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Flutter-tonguing is a wind instrument tonguing technique in which performers flutter their tongue to make a characteristic "FrrrrrFrrrrr" sound. The effect varies according to the instrument and at what volume it is played, ranging from cooing sounds on a recorder to an effect similar to the growls used by jazz musicians.


Tremolo notation

In sheet music, the technique is usually indicated with the standard tremolo markings on a note alongside a text instruction to flutter the note. The German marking "Flatterzunge" is often abbreviated to "Flz." or "Flt.". The Italian "frullato" is sometimes abbreviated to "frull".[1] In English, the most common indication is "f.t." Other markings that composers have used to indicate flutter tonguing include: coupe de lange roulé, en roulant la langue, tremolo dental, tremolo avec la langue, tremolo roulé, vibrata linguale, vibrando, and colpo di lingua among others.[2] However, simply writing (3-line) tremolo marks on all rhythmic values without other indication is most generally accepted.


One of the earliest uses of flutter-tonguing was by Pyotr Ilyich Tchaikovsky in his ballet The Nutcracker. In the opening of the final act, Tchaikovsky makes the flutes flutter-tongue to depict the cascading river of rose-oil seen as Clara and the Nutcracker are welcomed to the kingdom of Confiturembourg: he named the effect frullato, as did the flautist who first introduced him to the technique, Alexander Khimichenko.[3]

The effect has since been called for in many classical compositions, where it is most often used on flutes, recorders, clarinets, saxophones, bassoons, trumpets, and trombones, but can be used on other brass and woodwind instruments as well. The technique became quite common in the 20th century, notably occurring in the music of Schoenberg and Shostakovich, where it can have a nightmarish or sarcastic effect, or conversely by Benjamin Britten who uses the effect on the recorder in Noye's Fludde to imitate the cooing of a dove,[4] or in Curlew River on solo flute to suggest both the mental state of the Madwoman and also the curlews she identifies with.[5]

Both Gustav Mahler and Richard Strauss used the effect as well. In Don Quixote, Strauss imitates the distant bleating of sheep with flutter-tongued notes in the horns. Notably, he uses the marking "Zungenschlag" (tongue-beat) in this passage from Variation II. Elsewhere in the score, he used the traditional German "Flatterzunge". Mahler used this traditional marking as well, but he also deviated from it in the finale of his Second Symphony, where he uses the marking "Zungenstoss" (tongue-thrusts). On sustained whole notes, the tongue thrusts Mahler requires have the effect of a flutter tongue.[6]

Flutter-tonguing is also common in jazz music, particularly that which is associated with New Orleans or Vaudeville style. Cootie Williams was a master of combining a plunger mute with the flutter tongue to create a conversational effect.[7]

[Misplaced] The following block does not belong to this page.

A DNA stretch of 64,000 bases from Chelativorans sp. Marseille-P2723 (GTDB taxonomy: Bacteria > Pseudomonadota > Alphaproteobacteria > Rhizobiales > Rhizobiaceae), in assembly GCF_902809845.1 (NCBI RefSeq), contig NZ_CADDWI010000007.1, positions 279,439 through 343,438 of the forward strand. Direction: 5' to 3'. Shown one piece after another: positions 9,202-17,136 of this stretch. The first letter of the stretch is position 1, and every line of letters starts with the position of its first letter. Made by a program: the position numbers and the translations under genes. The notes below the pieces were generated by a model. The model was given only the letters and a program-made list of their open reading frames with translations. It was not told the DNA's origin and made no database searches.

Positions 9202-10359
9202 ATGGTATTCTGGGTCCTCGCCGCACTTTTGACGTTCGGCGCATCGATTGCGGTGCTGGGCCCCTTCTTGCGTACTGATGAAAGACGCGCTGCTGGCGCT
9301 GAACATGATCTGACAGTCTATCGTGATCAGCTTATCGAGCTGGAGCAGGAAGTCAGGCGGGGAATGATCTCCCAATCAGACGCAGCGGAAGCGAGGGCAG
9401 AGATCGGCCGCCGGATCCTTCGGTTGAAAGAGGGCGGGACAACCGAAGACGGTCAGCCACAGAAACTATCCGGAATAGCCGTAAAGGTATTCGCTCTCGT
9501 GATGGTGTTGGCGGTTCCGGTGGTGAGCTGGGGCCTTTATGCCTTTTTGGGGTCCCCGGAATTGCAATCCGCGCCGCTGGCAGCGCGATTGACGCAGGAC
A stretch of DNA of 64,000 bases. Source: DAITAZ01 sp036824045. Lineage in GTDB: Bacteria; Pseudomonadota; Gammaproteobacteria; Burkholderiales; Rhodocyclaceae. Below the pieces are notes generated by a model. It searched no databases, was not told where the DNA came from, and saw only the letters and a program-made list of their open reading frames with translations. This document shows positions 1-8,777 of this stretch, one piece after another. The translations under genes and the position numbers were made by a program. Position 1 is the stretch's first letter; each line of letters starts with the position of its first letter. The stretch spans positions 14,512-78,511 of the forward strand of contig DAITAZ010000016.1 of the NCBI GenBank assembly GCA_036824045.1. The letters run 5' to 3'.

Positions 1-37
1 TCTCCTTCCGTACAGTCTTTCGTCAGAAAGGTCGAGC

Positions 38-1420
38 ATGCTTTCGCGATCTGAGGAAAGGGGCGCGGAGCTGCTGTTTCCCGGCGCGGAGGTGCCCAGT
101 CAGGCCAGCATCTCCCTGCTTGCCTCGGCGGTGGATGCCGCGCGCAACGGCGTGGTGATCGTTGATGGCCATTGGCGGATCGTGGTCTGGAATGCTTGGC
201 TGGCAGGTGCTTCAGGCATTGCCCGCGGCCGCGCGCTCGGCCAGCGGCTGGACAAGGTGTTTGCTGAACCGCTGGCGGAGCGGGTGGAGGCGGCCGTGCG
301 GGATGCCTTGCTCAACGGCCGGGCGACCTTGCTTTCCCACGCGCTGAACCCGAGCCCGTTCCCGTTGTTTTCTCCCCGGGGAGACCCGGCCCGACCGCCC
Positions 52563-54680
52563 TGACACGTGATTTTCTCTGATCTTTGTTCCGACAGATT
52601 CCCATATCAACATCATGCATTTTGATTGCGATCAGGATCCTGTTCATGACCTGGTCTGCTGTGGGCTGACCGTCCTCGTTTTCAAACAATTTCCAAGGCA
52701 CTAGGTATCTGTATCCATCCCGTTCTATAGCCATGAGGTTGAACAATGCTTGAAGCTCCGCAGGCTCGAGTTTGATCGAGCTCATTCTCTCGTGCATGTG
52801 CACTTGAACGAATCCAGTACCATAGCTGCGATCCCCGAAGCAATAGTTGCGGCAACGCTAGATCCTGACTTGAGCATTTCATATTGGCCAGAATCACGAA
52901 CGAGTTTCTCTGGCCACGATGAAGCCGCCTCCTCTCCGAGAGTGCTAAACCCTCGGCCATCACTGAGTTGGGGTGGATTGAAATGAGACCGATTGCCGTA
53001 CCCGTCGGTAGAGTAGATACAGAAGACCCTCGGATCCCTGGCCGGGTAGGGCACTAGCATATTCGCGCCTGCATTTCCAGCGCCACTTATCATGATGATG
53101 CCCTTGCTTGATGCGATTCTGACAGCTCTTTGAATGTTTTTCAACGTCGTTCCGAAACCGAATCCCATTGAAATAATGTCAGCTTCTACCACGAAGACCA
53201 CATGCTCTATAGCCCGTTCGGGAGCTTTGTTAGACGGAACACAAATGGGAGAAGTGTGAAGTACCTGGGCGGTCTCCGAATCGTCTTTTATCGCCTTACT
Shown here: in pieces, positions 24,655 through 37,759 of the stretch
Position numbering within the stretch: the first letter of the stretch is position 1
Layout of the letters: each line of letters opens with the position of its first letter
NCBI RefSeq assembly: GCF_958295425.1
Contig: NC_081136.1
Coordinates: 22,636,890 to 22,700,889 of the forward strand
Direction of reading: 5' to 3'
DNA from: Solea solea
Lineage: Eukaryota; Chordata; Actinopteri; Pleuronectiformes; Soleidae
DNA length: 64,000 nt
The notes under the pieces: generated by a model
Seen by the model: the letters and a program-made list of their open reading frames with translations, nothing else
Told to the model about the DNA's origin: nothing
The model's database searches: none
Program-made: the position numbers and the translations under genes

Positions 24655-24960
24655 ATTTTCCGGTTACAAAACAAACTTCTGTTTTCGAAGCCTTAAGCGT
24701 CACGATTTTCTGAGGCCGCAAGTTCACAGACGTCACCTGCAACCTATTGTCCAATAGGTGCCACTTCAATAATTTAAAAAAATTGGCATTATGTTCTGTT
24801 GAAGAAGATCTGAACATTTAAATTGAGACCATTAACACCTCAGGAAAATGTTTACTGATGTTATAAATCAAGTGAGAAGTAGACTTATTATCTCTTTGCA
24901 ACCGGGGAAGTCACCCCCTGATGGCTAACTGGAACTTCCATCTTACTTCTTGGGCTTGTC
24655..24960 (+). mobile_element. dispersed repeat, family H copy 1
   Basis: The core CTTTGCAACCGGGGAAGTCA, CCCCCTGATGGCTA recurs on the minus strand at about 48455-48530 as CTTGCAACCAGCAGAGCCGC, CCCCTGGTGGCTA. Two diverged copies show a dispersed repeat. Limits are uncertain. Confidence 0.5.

The traditional method for producing a flutter tongue effect is to roll the tip of the tongue as rapidly as possible. This is done by performing an isolated alveolar trill while playing the notes desired. Some players find it difficult or even impossible to roll their tongues in this way, possibly due to ankyloglossia.[8]

Uvular fluttertonguing[9] is a method of producing a flutter tongue effect with the back of the tongue. The instrumentalist performs a uvular trill, which produces an only slightly rougher frrrr effect. The uvular trill does NOT produce the traditional growl sound from the jazz idiom. Real growling is produced by singing or groaning while playing a tone. The uvular trill is sometimes used simultaneously with groaning for an even more aggressive sound.

Uvular fluttertonguing can also be used when an alveolar trill is not appropriate to achieve the effect of fluttertonguing, e.g. in the low range of the flute, or when a faster fluttertongue is desired. Fluttertonguing can also be used in conjunction with other types of articulation.

Either method requires more than the usual volume of air to produce the effect.[10]


  1. ^ DeBost, Michael. The Simple Flute: from A to Z Oxford University Press, 2002. p. 253. ISBN 978-0-19-514521-2.
  2. ^ Toff, Nancy. The Flute: A Complete Guide for Students and Performers. Oxford University Press, 1996. p. 120. ISBN 978-0-19-510502-5.
  3. ^ Wiley, Roland John. Tchaikovsky's Ballets, Oxford University Press: 1997, p. 230. ISBN 978-0-19-816249-0.
  4. ^ Britten Noye's Fludde pocket score, Boosey & Hawkes 1958
  5. ^ Britten Curlew River full score, Faber Music 1964
  6. ^ Del Mar, Norman. Anatomy of an Orchestra. University of California Press, 1983. p. 194. ISBN 978-0-520-05062-4.
  7. ^ Harnum, Jonathan. Sound the Trumpet: How to Blow Your Own Horn. Sol Ut Press, 2010. p. 170. ISBN 978-0-9707512-7-0.
  8. ^ Dovel, Jason. "The influence of jazz on the solo trumpet compositions of Eugene Bozza", DMA Dissertation. University of North Texas, Diss. p. 20.
  9. ^ Post, Nora. "Monophonic sound resources for the oboe: Part I - Timbre". Journal of New Music Research, Volume 11, Issue 3, 1982.
  10. ^ Gäbel, Denis, and Michael Villmow. Saxophone for Dummies John Wiley & Sons, 2002. p. 152 ISBN 978-1-118-08487-8.